Call for Papers

A printable pdf version of the call for papers is available here.

Music is an outstanding example of a content type with many different representations. The symbolic notation by the composer (e.g. in a score or a lead sheet) only is fully realized when presented to listeners through a musical performance that yields music audio. Next to information from the symbolic and aural modality, information from multiple other modalities (e.g. including visual, textual and social information) can contribute to the way in which the music is conveyed and experienced too. The existence of such multiple representations makes music, by definition, multimedia content. Furthermore, the consumption of music is strongly guided by affective and subjective responses, which are personal and context-dependent, occur at different conceptual specificity levels, and for which no universal, uncompromising ground truth exists. Thus, in order for music retrieval systems to yield satisfying results, insight into the information needs and demands of the actual users of the systems becomes very important.

To allow comprehensive and flexible exploitation of the multifaceted aspects of music, both the availability of complementary music-related information in multiple modalities and the role of the human user should be considered. At the same time, challenges such as the identification and optimal combination of useful information from different modalities and algorithmic approaches to user-dependent subjective assessments of music retrieval results still are largely unsolved. These challenges are certainly not unique to music content, but actual and prevalent in the broad multimedia community.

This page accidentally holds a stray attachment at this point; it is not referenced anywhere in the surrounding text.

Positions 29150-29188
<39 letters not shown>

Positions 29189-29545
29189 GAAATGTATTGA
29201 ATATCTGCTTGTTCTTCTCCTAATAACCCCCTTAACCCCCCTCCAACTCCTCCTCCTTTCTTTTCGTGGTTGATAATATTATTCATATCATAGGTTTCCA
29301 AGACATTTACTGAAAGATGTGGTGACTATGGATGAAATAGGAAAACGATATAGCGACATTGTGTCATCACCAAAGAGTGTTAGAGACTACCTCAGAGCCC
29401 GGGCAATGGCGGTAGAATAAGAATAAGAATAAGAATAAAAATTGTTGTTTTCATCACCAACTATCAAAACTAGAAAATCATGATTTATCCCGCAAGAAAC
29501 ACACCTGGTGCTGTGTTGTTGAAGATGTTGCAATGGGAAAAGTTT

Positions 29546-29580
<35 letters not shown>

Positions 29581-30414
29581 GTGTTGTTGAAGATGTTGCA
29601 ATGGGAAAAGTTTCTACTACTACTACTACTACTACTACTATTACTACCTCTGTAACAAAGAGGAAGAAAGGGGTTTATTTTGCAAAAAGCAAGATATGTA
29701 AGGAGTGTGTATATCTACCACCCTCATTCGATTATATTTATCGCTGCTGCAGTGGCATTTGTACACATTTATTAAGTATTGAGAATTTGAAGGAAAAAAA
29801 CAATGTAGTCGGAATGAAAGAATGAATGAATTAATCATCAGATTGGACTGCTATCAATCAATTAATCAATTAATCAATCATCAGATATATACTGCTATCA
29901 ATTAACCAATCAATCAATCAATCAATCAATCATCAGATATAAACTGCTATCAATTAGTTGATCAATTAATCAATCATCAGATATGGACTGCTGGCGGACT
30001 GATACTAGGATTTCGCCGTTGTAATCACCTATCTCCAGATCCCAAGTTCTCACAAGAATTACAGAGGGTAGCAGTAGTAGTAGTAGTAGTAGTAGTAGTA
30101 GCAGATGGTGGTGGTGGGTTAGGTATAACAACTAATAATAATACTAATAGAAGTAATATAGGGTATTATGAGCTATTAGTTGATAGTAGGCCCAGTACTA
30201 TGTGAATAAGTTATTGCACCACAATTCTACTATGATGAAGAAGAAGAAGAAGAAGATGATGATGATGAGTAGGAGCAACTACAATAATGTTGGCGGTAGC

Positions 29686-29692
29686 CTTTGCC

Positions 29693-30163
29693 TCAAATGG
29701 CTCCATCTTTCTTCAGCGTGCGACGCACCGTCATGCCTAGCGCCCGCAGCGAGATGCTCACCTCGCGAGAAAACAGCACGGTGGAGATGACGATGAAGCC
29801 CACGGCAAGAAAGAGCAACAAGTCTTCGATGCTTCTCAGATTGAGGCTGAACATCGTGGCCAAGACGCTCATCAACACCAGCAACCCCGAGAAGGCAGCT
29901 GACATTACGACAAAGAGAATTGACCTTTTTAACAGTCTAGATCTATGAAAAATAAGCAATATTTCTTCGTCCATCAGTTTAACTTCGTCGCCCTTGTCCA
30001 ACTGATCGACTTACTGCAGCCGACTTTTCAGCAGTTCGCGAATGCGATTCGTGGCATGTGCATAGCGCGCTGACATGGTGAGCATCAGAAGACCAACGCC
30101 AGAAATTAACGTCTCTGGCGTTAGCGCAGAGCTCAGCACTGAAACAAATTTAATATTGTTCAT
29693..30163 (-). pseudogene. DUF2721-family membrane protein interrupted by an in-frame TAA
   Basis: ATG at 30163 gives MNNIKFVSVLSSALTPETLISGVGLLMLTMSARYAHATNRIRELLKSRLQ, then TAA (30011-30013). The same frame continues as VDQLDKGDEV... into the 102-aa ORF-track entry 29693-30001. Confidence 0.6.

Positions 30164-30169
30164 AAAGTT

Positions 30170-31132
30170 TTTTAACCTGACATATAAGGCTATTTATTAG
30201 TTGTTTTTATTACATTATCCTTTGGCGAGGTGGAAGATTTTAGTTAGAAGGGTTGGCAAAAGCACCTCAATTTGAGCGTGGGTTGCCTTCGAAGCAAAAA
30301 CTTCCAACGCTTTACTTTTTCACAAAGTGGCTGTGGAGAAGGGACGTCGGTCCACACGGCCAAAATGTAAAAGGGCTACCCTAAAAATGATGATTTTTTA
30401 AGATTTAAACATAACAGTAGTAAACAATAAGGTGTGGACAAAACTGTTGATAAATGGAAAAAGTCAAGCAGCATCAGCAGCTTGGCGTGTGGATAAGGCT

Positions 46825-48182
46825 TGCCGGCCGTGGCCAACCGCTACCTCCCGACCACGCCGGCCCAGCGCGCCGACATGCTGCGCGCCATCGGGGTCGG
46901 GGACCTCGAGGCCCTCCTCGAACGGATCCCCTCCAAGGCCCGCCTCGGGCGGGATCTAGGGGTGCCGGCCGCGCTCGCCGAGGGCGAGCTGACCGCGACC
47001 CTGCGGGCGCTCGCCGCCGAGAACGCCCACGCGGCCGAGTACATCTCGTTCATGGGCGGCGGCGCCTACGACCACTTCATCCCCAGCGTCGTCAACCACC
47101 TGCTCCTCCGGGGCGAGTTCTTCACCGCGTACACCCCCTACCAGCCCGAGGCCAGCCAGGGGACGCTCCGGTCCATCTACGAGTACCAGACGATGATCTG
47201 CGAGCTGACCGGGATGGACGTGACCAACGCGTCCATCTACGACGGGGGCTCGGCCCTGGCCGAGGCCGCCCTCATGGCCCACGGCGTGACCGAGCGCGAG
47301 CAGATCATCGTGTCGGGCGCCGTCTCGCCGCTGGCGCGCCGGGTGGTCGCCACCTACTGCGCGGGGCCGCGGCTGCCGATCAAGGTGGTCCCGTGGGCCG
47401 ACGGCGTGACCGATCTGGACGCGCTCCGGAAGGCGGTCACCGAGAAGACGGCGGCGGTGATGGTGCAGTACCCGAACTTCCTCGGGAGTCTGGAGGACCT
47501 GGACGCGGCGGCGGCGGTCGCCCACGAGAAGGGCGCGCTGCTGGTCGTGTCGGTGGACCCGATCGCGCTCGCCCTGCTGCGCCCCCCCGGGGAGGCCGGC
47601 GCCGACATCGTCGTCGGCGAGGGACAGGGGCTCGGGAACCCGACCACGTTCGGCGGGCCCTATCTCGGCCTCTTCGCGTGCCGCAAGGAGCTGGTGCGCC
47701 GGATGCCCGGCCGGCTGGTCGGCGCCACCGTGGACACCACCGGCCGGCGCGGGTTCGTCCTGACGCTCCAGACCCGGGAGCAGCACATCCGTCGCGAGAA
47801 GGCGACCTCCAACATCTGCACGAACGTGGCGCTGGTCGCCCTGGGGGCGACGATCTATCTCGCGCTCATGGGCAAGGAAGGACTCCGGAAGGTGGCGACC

The MIRUM workshop, held on November 2, 2012 in conjunction with ACM Multimedia 2012 in Nara, Japan, provides a platform at a premier multimedia venue for discussing open challenges and presenting state-of-the art work on music information retrieval adopting user-centered and multimodal strategies. The workshop explicitly aims to initiate a cross-disciplinary idea exchange between experts in the fields of music and multimedia information retrieval (and other related fields) on the topics including, but not limited to:

  • Music multimedia content analysis
  • Visual and sensory information for music processing
  • Multimodal music search, retrieval and recommendation
  • Social networks and indexing for music applications
  • Music similarity measures at different specificity levels
  • Fusion of multimodal music information sources
  • Music knowledge representation and reasoning
  • Interactive music systems and retrieval
  • (Adaptive) user interaction and interfaces
  • User (context) models and personalization
  • Real-world issues (unstructured and noisy data, scalability, formats, …)
  • Evaluation methods and data understanding
  • Cross-domain methodology transfer

MIRUM welcomes technical papers and a limited number of position papers with novel, thought-provoking work and ideas relating to the workshop topics. In addition, extended abstracts for technical demonstrations are solicited. Position papers should consider visionary ideas based on a solid argumentation, and technical demonstrations should consider demonstrably working systems. In all cases, there should be clear relevance to the workshop focus areas.

Paper formatting and submission guidelines can be found here.

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